• Scalability! But at what COST?

    After a long break, we made our first paper Scalability! But at what COST? by Frank McSherry, Michael Isard, and Derek Murray. It is fairly short paper published in HotOS’15 which raises some interesting questions about distributed systems research, and the focus on scalability as the holy grail of performance.

  • EPaxos

    EPaxos is a leaderless Paxos variant which tries to reduce latencies for a geo-distributed replica group by enabling the client to use the replica with the lowest round-trip latency as the operation leader, and optimistically skipping a round of replica communication by inter-operation conflict detection

  • Sinfonia

    Sinfonia is a service that allows hosts to share application data in a fault-tolerant, scalable, and consistent manner using a novel mini-transaction primitive. We read this paper because it provides an interesting alternative to message passing for building distributed systems.

  • Discretized Streams

    Discretized Streams: Fault Tolerant Computing at Scale describes additions to the Spark system to handle streaming data. Compared to other streaming systems, Spark Streaming offers a more robust fault recovery and straggler handling strategies using the Resilient Distributed Dataset (RDD) memory abstraction. In addition to allowing parallel recovery, Spark Streaming is one of the first systems which can incorporate batch and interactive query models all within the same system.

  • SPANStore

    Several cloud providers provide storage in many data centers globally, and customers can use simple PUTs and GETs to store and retrieve data without dealing with the complexities of the storage infrastructure. However, in reality, every storage system leaves replication across data centers to the application, and although replication across all data centers provides low latency, it is expensive.

  • Chain Replication

    Chain Replication is a paper from ‘04 by Renesse and Schneider. The system is interesting, because it is a primary-backup system with an unconventional architecture that aimed to achieve high throughput and availability while maintaining strong consistency.

  • MDCC

    There is a write performance trade off when consistently replicating across multiple data centers due to the high latency when sending messages between data centers (often > 100ms). Existing protocols use forms of two phase commit which incur 3 blocking round trips between data centers.

  • CoralCDN

    CoralCDN is a system that allows small websites or those with limited resources a method for remaining available in the face of flash-crowds. The system is interesting for a number of reasons: it is a live running system that the public can use, it’s peer to peer, self organizing, and also has a follow-up paper that analyzes the system with five years of hindsight.

  • Zookeeper

    Zookeeper is a practical system with replicated storage used by Yahoo!. We are interested in understanding what replication protocol Zookeeper uses, why they needed a new replication protocol, what applications/services people build upon it, and what features are required to make such a replicated storage system practical.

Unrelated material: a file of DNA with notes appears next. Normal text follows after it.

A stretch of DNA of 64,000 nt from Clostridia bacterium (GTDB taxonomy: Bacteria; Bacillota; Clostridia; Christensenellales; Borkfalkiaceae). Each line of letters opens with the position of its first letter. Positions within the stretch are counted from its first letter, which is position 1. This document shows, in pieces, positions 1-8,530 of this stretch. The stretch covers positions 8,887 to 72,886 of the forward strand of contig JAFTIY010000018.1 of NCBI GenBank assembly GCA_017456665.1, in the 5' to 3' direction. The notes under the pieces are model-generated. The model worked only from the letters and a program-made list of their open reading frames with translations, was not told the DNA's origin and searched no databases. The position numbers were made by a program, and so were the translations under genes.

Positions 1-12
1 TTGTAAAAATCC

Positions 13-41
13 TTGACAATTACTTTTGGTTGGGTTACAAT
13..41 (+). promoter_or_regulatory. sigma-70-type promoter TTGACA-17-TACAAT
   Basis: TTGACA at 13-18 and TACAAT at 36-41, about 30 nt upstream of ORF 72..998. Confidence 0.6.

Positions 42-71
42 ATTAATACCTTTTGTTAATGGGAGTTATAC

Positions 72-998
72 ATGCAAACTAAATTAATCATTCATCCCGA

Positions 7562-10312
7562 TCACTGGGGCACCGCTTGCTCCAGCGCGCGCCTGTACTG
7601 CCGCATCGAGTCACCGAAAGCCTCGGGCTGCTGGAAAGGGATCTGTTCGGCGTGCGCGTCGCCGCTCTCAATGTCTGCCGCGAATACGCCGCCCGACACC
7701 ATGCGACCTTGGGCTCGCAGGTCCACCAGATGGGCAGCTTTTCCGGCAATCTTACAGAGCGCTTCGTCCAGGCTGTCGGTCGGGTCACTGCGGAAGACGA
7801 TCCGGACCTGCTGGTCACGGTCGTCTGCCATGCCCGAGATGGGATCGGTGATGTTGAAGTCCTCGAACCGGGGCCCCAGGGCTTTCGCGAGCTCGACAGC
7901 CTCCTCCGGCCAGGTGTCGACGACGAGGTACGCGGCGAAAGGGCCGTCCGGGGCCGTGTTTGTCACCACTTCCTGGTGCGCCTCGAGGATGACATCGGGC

• Thialfi

    Several of the papers we’ve read recently have focused on sophisticated, generic fault tolerance abstractions based on complex protocols. Thialfi offers a contrast: its approach to fault tolerance is intentionally simple, while at the same time being resilient to arbitrary (halting) failure, including entire data centers. Thialfi’s approach to fault tolerance permeates the design of its abstraction, unlike Raft and VR, which provide general-purpose state machine replication.

  • VR Revisited

    Viewstamped Replication is a mechanism for providing replication through a Primary / Backup scheme. This paper provides a distilled view of this technique along with several optimizations that can be applied. In particular, this paper focuses solely on the Viewstamped Replication protocol, without looking at any specific implementation or uses.

  • Cheriton and Skeen

    Though from 1993, in its time this paper sparked some controversy, provoking an impassioned response. We wanted to understand the debate about the question of providing ordering guarantees as part of the network.

  • PacificA

    In the PacificA paper, the authors describe very clearly how to properly implement a primary/backup replicated storage layer with strong consistency.

  • Spanner

    Spanner is a highly distributed, externally consistent database developed by Google. It provides replication and transactions over a geographically distributed set of servers. Spanner uses time bounds, Paxos, and two-phase commit to ensure external consistency.

  • Raft

    Raft is a new consensus algorithm that is optimized for “ease of implementation”. Its main purpose is to present a protocol that is more understandable than Paxos, which, for many practitioners, is difficult to implement correctly. Viewstamped Replication is more similar to Raft, however it is far less popular than Paxos, so it is unfortunately not focused on in the paper.